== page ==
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U.S. House passes funding bill, Obama reaches out to Senate

MYT 11:45:01 PM

WASHINGTON (Reuters) - Legislation easily passed the U.S. House of Representatives on Wednesday to avert another partisan budget battle and a possible government shutdown, and a dinner meeting between President Barack Obama and Senate Republicans offered signs of a thaw in relations.

The chamber of the House of Representatives stands at the U.S. Capitol Building in Washington December 17, 2012. REUTERS/Joshua Roberts
The chamber of the House of Representatives stands at the U.S. Capitol Building in Washington December 17, 2012. REUTERS/Joshua Roberts

By a vote of 267-151, the House passed a measure to fund government programs until the end of the fiscal year on September 30. The Democratic-controlled Senate is expected to pass a similar bill next week.

Without such legislation, federal agencies would run out of money on March 27.

The bill to continue funding the government without last-minute drama occurred as Obama took the unusual step of inviting Republican senators to a dinner on Wednesday night at a Washington hotel a few blocks from the White House that lasted about an hour and a half.

Attendees emerged optimistic about the prospects for the elusive big deal to put the nation's finances on a more sustainable track in a way that satisfies both Democrats and Republicans.

"It was a really good conversation," Republican Senator John Hoeven said.

"It was candid," he told Reuters in an interview. "We really talked about how do we get to a big agreement in terms of the debt and deficit."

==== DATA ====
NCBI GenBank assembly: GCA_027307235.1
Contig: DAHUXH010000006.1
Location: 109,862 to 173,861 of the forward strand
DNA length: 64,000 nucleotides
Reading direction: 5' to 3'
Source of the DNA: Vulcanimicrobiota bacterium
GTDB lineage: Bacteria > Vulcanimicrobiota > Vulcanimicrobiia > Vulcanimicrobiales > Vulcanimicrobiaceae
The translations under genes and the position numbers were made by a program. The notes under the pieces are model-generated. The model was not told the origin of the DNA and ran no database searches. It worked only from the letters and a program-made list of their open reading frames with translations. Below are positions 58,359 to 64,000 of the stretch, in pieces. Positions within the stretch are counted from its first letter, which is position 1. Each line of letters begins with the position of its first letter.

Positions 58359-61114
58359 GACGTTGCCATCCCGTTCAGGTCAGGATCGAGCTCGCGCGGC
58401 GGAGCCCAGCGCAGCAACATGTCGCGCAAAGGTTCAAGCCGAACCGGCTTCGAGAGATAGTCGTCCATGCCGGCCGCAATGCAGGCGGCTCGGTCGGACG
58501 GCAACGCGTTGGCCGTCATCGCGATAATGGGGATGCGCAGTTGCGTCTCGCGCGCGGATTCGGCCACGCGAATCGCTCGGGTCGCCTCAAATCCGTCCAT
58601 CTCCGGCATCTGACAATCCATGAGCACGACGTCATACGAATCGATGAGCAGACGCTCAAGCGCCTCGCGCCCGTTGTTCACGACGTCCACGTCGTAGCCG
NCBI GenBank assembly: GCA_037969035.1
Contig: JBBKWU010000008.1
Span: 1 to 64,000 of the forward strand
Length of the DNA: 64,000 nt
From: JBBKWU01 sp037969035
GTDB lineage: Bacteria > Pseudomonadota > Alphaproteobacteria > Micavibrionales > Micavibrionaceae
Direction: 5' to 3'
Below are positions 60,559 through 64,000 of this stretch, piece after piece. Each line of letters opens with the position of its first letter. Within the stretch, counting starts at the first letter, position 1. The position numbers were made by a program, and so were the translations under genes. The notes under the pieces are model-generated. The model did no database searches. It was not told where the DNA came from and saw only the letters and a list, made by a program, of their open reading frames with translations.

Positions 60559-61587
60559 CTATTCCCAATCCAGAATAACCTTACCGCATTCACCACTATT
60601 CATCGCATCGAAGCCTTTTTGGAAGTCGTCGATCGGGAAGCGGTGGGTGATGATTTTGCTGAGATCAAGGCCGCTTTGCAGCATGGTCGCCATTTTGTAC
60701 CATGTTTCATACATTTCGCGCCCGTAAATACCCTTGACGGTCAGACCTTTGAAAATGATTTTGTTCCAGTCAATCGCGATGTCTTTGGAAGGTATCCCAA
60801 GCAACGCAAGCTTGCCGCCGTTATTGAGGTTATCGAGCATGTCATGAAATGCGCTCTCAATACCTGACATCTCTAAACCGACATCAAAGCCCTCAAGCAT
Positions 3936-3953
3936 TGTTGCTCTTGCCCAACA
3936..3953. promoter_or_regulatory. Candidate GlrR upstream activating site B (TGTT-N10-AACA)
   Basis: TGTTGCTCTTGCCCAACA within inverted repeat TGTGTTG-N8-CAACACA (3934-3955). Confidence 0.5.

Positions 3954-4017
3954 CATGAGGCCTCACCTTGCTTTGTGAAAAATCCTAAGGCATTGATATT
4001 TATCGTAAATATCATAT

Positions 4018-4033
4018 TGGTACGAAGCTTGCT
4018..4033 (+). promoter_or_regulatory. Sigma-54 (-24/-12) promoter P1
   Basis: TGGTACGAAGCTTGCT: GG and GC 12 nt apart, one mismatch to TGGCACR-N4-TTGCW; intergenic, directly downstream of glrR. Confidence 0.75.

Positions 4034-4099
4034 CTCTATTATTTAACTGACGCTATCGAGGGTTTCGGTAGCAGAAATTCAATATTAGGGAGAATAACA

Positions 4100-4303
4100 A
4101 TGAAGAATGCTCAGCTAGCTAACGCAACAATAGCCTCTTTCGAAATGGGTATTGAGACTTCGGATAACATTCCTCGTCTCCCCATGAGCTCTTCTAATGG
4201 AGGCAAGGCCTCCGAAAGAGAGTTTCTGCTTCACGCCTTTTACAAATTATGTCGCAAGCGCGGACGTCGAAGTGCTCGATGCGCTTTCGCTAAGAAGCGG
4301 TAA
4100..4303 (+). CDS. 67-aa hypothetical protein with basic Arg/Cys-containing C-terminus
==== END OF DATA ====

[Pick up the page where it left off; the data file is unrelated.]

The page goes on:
An administration official told Reuters before the dinner that Obama had been hoping to take advantage of a lull in a series of budget crises to launch a dialogue with Republican lawmakers with the goal of reaching a broad deficit reduction deal.

While the meal was not intended to be a negotiation, it was an opportunity for Obama to make clear he is willing to consider some difficult spending cuts that are unpopular with his fellow Democrats in Congress, the official said.

Those could include cuts to programs that include the Social Security pension system and Medicare for the elderly.

Obama is due to discuss his other legislative priorities, including immigration reform, gun control and tackling climate change, at meetings with members of both political parties on Capitol Hill next week.

The dinner may have been a chance to reverse some of the angry partisan rhetoric that has stood in the way of compromise in recent weeks.

"The president greatly enjoyed the dinner and had a good exchange of ideas with the senators," a senior administration official told reporters.

Asked how the soiree had gone, Senator John McCain told journalists outside the hotel, "Just great. Fantastic."

Attendees included Senators Lindsey Graham, Bob Corker, and Kelly Ayotte and nine others. Graham drew up the guest list, the White House said.

The meetings between the president and lawmakers, whether or not they produce results, depart from what has been an at best a stand-offish relationship between Obama and Republicans in Congress.

They suggest that Obama and Republicans are getting the message that public patience with Washington is wearing thin. This has become apparent as Americans read of inconveniences they may soon confront at airports and elsewhere as a result of across-the-board cuts to the federal budget that kicked in on Friday after lawmakers and the White House failed to agree on an alternative.